We did have a good group of youth go on the midwinter retreat in Athens, Texas at Disciples Crossing Camp. Our own youth and the youth from all of the other churches in our camping association are indeed bright and thoughtful kids. Our topic for the weekend was the Great Commission. As you know, the Great Commission happens in the Gospel of Matthew, although there is a lesser known version in Mark too. But the Great Commission in Matthew is important because this critical command to his followers to go out and make disciples was given by a resurrected Jesus on a mountain in Galilee. It seems as if all of the important moments in Matthew happened on a mountain. When Jesus defeated the tempting Satan in the wilderness, it happened on a mountain. When Jesus delivered the Beatitudes to his followers and taught them that they were blessed, it was on a mountain. When Jesus went to rejuvenate and pray, it was on a mountain. When he healed people who were sick and demon possessed, it was usually on a mountain. When he prayed and pleaded for God to take the cup of crucifixion away from him, he was on a mountain. When Jesus was put to death and the earth and the heavens grew dim, it was on a mountain. And, when Jesus returned to Galilee to pass on his authority to a group of doubting, fearful, yet commissioned disciples, it was on a mountain.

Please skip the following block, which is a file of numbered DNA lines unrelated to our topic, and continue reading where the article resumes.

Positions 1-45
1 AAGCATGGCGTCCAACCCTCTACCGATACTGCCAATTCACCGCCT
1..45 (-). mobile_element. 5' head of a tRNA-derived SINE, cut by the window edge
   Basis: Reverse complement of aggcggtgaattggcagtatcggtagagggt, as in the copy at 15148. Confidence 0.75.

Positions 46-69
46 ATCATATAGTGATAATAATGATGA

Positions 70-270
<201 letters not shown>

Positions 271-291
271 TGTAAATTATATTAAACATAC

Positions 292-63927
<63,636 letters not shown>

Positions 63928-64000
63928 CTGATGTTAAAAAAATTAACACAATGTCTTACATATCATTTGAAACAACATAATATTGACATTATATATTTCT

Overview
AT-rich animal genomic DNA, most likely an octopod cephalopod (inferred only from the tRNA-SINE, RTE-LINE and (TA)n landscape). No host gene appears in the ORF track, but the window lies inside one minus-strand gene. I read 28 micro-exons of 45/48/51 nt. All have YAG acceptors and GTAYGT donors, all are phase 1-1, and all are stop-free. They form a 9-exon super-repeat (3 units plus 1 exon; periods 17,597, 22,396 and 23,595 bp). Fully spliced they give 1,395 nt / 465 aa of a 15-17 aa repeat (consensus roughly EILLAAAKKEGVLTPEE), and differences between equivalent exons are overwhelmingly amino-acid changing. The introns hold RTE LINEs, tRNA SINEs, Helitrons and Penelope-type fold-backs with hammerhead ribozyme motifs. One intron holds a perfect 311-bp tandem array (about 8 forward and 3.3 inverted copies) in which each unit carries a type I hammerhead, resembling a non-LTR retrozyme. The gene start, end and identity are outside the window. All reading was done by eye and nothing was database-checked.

Mountaintop moments seemed to be where Jesus and God drew closer together. In our Gospel lesson for today, it is the place where Peter, James, and John encountered the transfigured Christ, glowing with divine light and purpose. But the problem is, Peter, the rule follower, the one who knew how the royal uprising should take place, the one who knew that a king would have to usher in the kingdom by force rather than through servant leadership, this Peter wanted to build some sukkots, some shelters. Peter, the rule follower, looked at the transfigured Jesus with his face glowing and the veil between heaven and earth made tantalizingly thin, and he didn’t really see the transfigured Christ. C’mon! This was the time that the inner circle of disciples would come face to face with the prophets of old and the Messiah of today and all Peter could think about was the Jewish law of building shelters to commemorate this divine occurrence. He took his eyes off Jesus and wanted to get busy doing something rather than rest in the spiritual glow. The transfiguration was the moment when Jesus yearned to be noticed, when the Messianic Secret, the hiddenness of Christ through the Gospel of Mark was upended and the divine authority of Jesus revealed. This was the time when Jesus was seen, I mean really seen. And Peter took his eyes off Jesus and was not transformed.